Skudnov et al v. U.S. Department of Housing & Urban Development (HUD) et al
MEMORANDUM OPINION by Judge Charles R. Simpson, III on 8/8/2011; for the reasons set forth, the court will enter a separate order of dismissal.cc: plaintiff pro se (TLB)
UNITED STATES DISTRICT COURT
WESTERN DISTRICT OF KENTUCKY
BORIS NICKOLAEVICH SKUDNOV
CIVIL ACTION NO. 3:11CV-307-S
U.S. DEPARTMENT OF HOUSING & URBAN DEVELOPMENT et al.
Plaintiff Boris Nickolaevich Skudnov initiated this “action” by filing a document styled
“motion for extension of time to file responsive pleading,” a summons directed to the U.S.
Department of Housing and Urban Development and the Housing Authority of Bowling Green,
and a motion to proceed in forma pauperis.1 Plaintiff’s motion states simply, “comes Boris
Nickolaevich Skudnov and moves the Court for an extension of time through May 31, 2011, in
which to file a responsive pleading.”
It is axiomatic that federal district courts are courts of limited jurisdiction, and their powers
are enumerated in Article III of the Constitution. Kokkonen v. Guardian Life Ins. Co. of Am., 511
U.S. 375, 377 (1994); Hudson v. Coleman, 347 F.3d 138, 141 (6th Cir. 2003) (“[I]t is well
established that federal courts are courts of limited jurisdiction, possessing only that power
authorized by the Constitution and statute.”). The party that seeks to invoke a federal district
court’s jurisdiction bears the burden of establishing the court’s authority to hear the case.
Kokkonen, 511 U.S. at 377.
Plaintiff also included the name of another individual, Stanislav Borisovich Skudnov, in
the caption. However, only Plaintiff signed the filing. Plaintiff, a non-lawyer, cannot represent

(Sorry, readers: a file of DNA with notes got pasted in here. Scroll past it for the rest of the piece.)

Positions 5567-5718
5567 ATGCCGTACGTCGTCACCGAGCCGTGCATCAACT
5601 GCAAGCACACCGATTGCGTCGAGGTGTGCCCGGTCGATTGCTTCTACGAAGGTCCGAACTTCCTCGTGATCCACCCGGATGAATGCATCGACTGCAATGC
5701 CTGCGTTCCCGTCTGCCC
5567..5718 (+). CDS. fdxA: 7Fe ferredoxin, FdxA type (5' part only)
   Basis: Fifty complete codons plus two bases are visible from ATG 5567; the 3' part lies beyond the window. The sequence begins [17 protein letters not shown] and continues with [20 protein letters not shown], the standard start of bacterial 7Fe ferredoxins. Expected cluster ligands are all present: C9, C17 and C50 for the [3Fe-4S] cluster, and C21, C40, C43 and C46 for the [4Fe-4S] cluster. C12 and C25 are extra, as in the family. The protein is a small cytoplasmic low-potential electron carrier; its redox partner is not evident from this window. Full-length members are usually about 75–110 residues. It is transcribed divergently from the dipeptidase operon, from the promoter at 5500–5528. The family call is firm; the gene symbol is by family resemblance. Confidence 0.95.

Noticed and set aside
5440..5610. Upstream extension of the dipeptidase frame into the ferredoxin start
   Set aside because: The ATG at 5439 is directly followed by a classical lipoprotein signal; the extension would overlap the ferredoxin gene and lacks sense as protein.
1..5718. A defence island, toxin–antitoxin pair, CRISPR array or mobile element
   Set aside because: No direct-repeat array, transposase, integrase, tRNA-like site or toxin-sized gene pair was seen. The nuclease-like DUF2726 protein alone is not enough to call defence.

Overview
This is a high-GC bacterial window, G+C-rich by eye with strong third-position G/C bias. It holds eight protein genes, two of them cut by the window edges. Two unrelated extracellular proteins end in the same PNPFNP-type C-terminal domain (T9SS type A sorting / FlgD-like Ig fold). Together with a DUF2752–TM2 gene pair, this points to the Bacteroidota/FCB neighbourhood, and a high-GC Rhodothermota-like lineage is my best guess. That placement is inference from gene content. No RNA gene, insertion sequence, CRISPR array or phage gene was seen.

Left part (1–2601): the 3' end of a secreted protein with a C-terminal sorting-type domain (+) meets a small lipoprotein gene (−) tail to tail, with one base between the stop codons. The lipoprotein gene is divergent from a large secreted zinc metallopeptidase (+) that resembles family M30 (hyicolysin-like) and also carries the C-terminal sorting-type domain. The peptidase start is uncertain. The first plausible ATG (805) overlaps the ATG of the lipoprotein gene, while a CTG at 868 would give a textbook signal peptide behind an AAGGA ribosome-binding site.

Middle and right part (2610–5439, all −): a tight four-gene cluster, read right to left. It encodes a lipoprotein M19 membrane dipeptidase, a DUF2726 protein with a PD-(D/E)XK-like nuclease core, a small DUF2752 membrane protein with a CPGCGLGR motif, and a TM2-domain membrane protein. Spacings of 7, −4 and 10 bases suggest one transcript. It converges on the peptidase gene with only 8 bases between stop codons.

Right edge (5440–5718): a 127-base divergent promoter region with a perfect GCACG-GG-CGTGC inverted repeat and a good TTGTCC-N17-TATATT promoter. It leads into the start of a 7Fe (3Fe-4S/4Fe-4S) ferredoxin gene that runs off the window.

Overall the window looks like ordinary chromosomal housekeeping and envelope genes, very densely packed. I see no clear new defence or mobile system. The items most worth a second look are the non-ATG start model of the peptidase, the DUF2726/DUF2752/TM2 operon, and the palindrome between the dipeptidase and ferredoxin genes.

others. Since the filing is not signed by Stanislav Borisovich Skudnov, he is not considered a
party to this action.
Moreover, “[a] federal court generally may not rule on the merits of a case without
first determining that it has jurisdiction over the category of claim in suit (subject-matter
jurisdiction).” Sinochem Int’l Co. v. Malaysia Int’l Shipping Corp., 549 U.S. 422, 430-31 (2007).
Under the Federal Rules of Civil Procedure, the Court must dismiss an action if it “determines at
any time that it lacks subject-matter jurisdiction.” FED. R. CIV. P. 12(h)(3). The dismissal should
issue as soon as the Court determines that subject-matter jurisdiction is lacking.
Plaintiff has not articulated any federal law claims or pleaded any state law claims that
would meet the requirements of diversity jurisdiction under 28 U.S.C. § 1332. In short, Plaintiff
has not established any case or controversy over which this Court may exercise jurisdiction.
Accordingly, for the reasons set forth above, the Court will enter a separate Order of dismissal.
August 8, 2011
Plaintiff, pro se
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